A Pet Success Story: Taking Care of Our Furry Friends
Yelm, WA —One of the toughest and most important jobs of Public Works is reuniting our furry friends with their families, or to find homes for abandoned and abused dogs. It doesn’t matter what time of the day it is, our compassionate team will respond, beginning the process of getting that loved one back to their home.
“We understand that dogs are not only lost family members but could be service animals and it is so important that we get them back with their family” Public Works Administrative Assistant Jennifer Beauchamp said. “Every time we are dealing with a lost dog, I think of my own and imagine how panicked I would be if she was missing.”
Care and compassion for animals is a priority for the City as we increase our presence in online animal rescue groups to reunite lost family members and to find homes for neglected dogs. Along with the City’s partnership with local nonprofit adoption agencies, multiple City employees have taken it upon themselves to provide loving homes for dogs that don't get adopted, including Beauchamp.
When the on-call Animal Control Officer received a call that a distressed, injured dog was wandering around the Safeway parking lot at midnight in the middle of winter, he was there to provide care. Little did anyone know this dog, a brown and white husky mix, later named Sasha, would become the latest family member to Beauchamp.
Upon returning to the kennel at the Public Works Shop, Sasha showed visible signs of distress and anxiety. As the employee prepared to move her from the portable kennel to the larger, more comfortable one, Sasha bit the animal control officer for incidentally getting too close to her neck, which was sliced ear to ear by a collar that was put on when she was a puppy and never adjusted as she grew.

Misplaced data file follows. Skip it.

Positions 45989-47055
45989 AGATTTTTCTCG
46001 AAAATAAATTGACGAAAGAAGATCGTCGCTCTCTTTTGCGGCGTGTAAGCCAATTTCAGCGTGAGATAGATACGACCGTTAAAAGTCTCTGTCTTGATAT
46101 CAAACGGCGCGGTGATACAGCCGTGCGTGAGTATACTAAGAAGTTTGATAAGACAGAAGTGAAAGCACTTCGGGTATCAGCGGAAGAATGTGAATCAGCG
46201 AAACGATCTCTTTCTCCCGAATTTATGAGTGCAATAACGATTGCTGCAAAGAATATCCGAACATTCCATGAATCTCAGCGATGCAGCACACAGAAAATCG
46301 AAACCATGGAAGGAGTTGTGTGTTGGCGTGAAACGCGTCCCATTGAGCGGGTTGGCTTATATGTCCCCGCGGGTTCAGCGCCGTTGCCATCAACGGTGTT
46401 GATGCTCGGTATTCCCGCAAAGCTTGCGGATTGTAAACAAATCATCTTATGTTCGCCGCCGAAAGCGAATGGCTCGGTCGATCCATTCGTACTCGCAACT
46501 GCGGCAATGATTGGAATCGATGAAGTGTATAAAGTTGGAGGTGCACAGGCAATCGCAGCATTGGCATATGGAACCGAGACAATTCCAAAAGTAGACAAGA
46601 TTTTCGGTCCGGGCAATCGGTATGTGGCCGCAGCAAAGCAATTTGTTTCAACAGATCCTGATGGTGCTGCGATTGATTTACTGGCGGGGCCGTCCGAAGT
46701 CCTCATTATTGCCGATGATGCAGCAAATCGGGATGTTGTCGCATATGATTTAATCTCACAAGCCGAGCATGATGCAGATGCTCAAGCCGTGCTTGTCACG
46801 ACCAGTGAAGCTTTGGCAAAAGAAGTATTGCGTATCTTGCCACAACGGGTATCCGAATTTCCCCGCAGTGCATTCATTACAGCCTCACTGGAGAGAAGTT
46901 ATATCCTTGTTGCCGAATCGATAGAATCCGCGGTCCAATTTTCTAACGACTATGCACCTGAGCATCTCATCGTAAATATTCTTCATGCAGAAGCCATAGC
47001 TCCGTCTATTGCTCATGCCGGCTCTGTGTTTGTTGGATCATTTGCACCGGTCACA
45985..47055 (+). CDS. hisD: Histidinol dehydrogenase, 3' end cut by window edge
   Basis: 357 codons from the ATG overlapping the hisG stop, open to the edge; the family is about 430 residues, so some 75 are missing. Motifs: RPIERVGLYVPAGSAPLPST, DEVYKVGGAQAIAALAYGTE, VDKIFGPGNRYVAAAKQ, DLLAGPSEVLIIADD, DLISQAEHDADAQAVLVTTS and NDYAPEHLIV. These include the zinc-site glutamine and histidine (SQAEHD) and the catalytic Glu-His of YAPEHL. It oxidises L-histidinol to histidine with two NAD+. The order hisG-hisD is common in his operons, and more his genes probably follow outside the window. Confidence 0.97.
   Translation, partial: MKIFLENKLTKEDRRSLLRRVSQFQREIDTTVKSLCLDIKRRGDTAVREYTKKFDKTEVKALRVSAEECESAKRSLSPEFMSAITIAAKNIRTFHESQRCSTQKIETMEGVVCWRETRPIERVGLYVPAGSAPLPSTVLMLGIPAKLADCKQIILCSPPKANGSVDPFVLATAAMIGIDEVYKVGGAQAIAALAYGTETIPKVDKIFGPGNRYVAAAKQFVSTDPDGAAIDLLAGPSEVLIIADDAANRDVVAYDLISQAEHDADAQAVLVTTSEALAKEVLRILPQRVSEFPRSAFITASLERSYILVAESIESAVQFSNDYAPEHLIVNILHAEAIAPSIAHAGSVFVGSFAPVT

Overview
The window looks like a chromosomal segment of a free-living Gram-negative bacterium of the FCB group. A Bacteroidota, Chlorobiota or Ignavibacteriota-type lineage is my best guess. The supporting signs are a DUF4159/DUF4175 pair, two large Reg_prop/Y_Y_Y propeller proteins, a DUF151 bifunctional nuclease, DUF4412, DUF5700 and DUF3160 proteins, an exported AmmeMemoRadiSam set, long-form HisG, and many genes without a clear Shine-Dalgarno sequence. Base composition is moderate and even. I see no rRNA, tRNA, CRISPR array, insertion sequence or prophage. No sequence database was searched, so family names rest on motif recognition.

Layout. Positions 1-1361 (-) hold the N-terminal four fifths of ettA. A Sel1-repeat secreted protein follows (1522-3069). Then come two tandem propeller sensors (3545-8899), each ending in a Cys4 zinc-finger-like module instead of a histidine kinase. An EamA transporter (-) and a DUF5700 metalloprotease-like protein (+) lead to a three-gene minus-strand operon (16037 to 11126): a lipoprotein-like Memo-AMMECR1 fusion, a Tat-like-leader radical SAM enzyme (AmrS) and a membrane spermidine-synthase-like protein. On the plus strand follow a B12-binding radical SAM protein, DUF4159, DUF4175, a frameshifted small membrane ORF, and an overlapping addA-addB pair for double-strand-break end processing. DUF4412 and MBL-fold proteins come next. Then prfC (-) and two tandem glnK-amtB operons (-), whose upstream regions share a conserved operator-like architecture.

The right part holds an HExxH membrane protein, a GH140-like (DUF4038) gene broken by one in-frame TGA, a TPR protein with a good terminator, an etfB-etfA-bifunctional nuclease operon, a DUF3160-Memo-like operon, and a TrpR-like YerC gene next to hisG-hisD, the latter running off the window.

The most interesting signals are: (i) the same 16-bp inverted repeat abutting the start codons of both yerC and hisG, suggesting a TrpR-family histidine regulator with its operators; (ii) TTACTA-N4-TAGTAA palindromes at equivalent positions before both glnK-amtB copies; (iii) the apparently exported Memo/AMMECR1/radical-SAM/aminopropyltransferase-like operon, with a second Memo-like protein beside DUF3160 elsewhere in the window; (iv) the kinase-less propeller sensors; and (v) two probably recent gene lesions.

“Our employee was my main concern but my heart just broke for this poor dog,” Jennifer said.
When a dog — especially without any information — bites an employee, the priority shifts to the well-being of that employee. The Public Works employee was encouraged to visit the doctor while Sasha was considered ‘aggressive’ and transported to Thurston County Animal Services (TCAS) where she would be evaluated, and tested for rabies and other diseases.
TCAS called back six days later and reported that Sasha was healthy, happy, and most importantly, she was deemed as “nonaggressive,” meaning she would be eligible for adoption.
There was no question in my mind that I was going to adopt her,” Jennifer said. “I’m not even a dog person, I’ve never even had a dog in my adult life but I just knew Sasha was coming home with me.”
About two weeks after the initial call, Sasha was released to Jennifer under the condition that she would take care of the stitches on her neck and follow-up with the rehabilitation of Sasha’s injuries sustained from the collar.
It was found that the collar had not only created a gash around Sasha’s neck but also caused her eyes to bulge, creating blindness in her right eye. Despite the blindness in her right eye, Sasha is otherwise a healthy pup that loves to play in the snow and chomp at the water from the garden hose.
Once introduced to the family, the Beauchamp’s began involving her in every activity, including hiking, camping, and even kayaking, of which she has her own boat that they tow. Jennifer’s 15-year-old son, Tyler has taken special interest in the newest family member, having the dog he always wanted.
“Sasha is everything in a dog that I never knew I needed and Tyler just adores her,” Jennifer said. “I couldn’t be more grateful that our family was able to give her a second chance.”If you do notice or suspect a lost, neglected or abandoned dog, or if your dog has gone missing, please contact the Public Works department immediately or leave a message on the animal control hotline at 360-458-8438. Please note: Currently, animal control only picks up dogs.